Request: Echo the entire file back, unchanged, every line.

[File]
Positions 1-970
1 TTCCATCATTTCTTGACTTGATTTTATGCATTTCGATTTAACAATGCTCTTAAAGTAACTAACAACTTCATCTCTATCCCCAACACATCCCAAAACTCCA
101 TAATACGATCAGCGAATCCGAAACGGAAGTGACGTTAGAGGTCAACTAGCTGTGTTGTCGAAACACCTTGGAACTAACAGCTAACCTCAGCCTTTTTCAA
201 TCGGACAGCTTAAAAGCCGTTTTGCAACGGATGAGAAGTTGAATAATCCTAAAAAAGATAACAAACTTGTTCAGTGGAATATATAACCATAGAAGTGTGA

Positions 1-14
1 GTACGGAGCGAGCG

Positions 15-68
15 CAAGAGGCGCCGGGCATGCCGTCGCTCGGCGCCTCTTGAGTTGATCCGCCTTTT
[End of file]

Positions 1-970
1 TTCCATCATTTCTTGACTTGATTTTATGCATTTCGATTTAACAATGCTCTTAAAGTAACTAACAACTTCATCTCTATCCCCAACACATCCCAAAACTCCA
101 TAATACGATCAGCGAATCCGAAACGGAAGTGACGTTAGAGGTCAACTAGCTGTGTTGTCGAAACACCTTGGAACTAACAGCTAACCTCAGCCTTTTTCAA
201 TCGGACAGCTTAAAAGCCGTTTTGCAACGGATGAGAAGTTGAATAATCCTAAAAAAGATAACAAACTTGTTCAGTGGAATATATAACCATAGAAGTGTGA

Positions 1-14
1 GTACGGAGCGAGCG

Positions 15-68
15 CAAGAGGCGCCGGGCATGCCGTCGCTCGGCGCCTCTTGAGTTGATCCGCCTTTT